Electrocatalysis offers a direct approach to produce value-added chemicals in which the primary target is to reduce carbon dioxide to carbon monoxide and other chemicals. Electrocatalysis is positively related to energy conversion as electrocatalytic reduction of oxygen is a critical reaction in fuel cells, as shown in the transformation of hydrogen by oxygen, or oxidation of alcohols, with the generation of electricity at high efficiency, compared with thermal combustion. Electrocatalysis is promoted by COFs deposited on an electrode, which injects electrons into the COFs to trigger energy transformations. Therefore, electrocatalysis is highly dependent on the contact between the electrode and COFs, whereas the interface is critical to the easiness of electron injection into the COFs. The conducting property of COFs determines the electron transport to the catalytic sites, and the porosity controls the delivery of reactants and the release of products. The porous π-structure of COFs fulfills both conductivity and porosity requirements and enables the design of catalytic sites, as well as interfaces to control the reactions. Therefore, in electrocatalysis, COFs offer a platform for merging conductivity, porosity, and catalytic activity into one skeleton.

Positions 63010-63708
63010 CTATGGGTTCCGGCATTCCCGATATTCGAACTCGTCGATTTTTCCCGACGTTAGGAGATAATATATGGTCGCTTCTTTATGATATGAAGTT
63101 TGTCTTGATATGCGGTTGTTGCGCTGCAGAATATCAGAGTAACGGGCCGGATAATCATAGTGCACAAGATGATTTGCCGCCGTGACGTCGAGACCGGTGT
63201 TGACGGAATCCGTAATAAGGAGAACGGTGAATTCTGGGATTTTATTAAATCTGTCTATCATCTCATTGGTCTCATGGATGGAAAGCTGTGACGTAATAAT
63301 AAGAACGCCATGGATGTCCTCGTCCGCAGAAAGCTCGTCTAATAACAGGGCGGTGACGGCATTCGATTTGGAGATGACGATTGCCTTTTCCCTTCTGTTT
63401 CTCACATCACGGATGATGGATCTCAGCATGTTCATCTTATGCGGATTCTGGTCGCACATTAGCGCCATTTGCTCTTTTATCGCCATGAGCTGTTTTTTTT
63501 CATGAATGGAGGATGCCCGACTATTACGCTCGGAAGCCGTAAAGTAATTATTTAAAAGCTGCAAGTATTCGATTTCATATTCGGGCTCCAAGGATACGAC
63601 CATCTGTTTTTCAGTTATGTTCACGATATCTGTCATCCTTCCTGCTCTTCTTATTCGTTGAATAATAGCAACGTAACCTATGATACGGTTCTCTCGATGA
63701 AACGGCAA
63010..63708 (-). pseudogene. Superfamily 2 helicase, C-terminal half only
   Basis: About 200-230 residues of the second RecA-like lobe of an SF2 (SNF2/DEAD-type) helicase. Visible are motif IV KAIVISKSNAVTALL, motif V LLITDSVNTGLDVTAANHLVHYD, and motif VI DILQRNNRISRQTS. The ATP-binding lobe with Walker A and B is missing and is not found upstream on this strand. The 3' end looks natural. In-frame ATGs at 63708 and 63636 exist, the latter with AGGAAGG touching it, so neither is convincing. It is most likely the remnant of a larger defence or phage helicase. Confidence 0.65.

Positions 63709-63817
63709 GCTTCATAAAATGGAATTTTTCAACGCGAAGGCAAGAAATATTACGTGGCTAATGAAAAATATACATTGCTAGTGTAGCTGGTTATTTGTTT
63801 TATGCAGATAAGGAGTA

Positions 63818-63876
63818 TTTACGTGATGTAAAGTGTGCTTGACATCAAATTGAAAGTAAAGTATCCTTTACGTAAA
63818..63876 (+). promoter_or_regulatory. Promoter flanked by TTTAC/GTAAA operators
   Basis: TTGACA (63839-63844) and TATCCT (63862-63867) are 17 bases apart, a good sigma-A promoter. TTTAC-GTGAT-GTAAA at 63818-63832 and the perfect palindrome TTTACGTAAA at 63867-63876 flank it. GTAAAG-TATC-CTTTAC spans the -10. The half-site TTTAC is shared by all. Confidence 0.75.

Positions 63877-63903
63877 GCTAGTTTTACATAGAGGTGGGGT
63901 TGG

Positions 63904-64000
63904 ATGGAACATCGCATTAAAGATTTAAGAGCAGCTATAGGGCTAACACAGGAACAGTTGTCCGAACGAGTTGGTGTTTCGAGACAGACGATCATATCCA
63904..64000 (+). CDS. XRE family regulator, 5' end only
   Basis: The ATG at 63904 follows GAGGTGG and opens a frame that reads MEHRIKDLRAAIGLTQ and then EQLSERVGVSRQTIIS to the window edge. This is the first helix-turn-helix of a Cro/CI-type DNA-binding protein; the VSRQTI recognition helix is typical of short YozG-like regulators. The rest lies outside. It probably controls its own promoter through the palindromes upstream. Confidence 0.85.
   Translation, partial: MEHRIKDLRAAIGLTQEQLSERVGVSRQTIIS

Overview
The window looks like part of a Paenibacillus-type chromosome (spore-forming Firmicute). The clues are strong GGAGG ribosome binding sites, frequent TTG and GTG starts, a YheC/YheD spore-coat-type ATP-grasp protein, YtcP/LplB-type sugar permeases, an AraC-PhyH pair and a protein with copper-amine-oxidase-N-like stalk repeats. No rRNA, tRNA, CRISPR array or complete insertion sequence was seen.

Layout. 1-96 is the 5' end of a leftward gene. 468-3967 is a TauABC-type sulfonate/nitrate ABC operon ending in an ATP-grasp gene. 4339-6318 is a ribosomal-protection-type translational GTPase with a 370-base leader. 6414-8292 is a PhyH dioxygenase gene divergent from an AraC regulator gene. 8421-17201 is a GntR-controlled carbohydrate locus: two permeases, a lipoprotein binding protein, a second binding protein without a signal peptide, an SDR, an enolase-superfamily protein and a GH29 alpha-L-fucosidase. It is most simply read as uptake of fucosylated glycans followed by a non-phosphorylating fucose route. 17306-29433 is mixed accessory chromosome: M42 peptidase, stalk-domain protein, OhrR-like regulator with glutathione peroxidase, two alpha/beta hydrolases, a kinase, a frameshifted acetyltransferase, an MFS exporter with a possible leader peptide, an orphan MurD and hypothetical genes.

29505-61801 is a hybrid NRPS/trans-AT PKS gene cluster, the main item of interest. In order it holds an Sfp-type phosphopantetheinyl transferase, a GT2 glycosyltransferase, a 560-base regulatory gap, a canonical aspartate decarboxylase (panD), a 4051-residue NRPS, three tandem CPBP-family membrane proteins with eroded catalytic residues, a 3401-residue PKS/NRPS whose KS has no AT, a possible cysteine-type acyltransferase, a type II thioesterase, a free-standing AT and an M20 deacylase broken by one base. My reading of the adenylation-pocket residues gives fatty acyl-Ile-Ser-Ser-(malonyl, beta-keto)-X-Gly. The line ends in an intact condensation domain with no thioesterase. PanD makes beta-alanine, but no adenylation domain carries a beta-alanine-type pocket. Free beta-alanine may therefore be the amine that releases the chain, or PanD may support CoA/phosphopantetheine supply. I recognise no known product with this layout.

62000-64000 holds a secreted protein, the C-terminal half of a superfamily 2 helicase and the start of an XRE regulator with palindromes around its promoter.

Electrocatalytic reduction of oxygen

    The oxygen reduction is a reaction involving multielectron in the cathode of fuel cells, which, currently, is catalyzed primarily by Pt nanoparticles. Exploring nonmetal electrocatalyst to replace Pt requires the merging of conductivity with catalytic activity. For this purpose, various porous carbon materials have been investigated by pyrolyzing precursors to form conducting carbon structures, while gaining control over the spatial distribution of catalytic N and P heteroatom sites remains a challenge. COFs consist of well-defined 2D layer structures, which are integrated easily into various heteroatoms’ skeletons in a predesignable fashion. As a precursor of pyrolysis, COFs offer a unique platform for presetting the structure and components to combine conductivity and catalytic activity. However, as pyrolysis proceeds as a radical process at elevated temperatures, the morphology of COFs is easily destructed, so that the resulting carbon structure and the spatial distribution of the catalytic sites are difficult to control.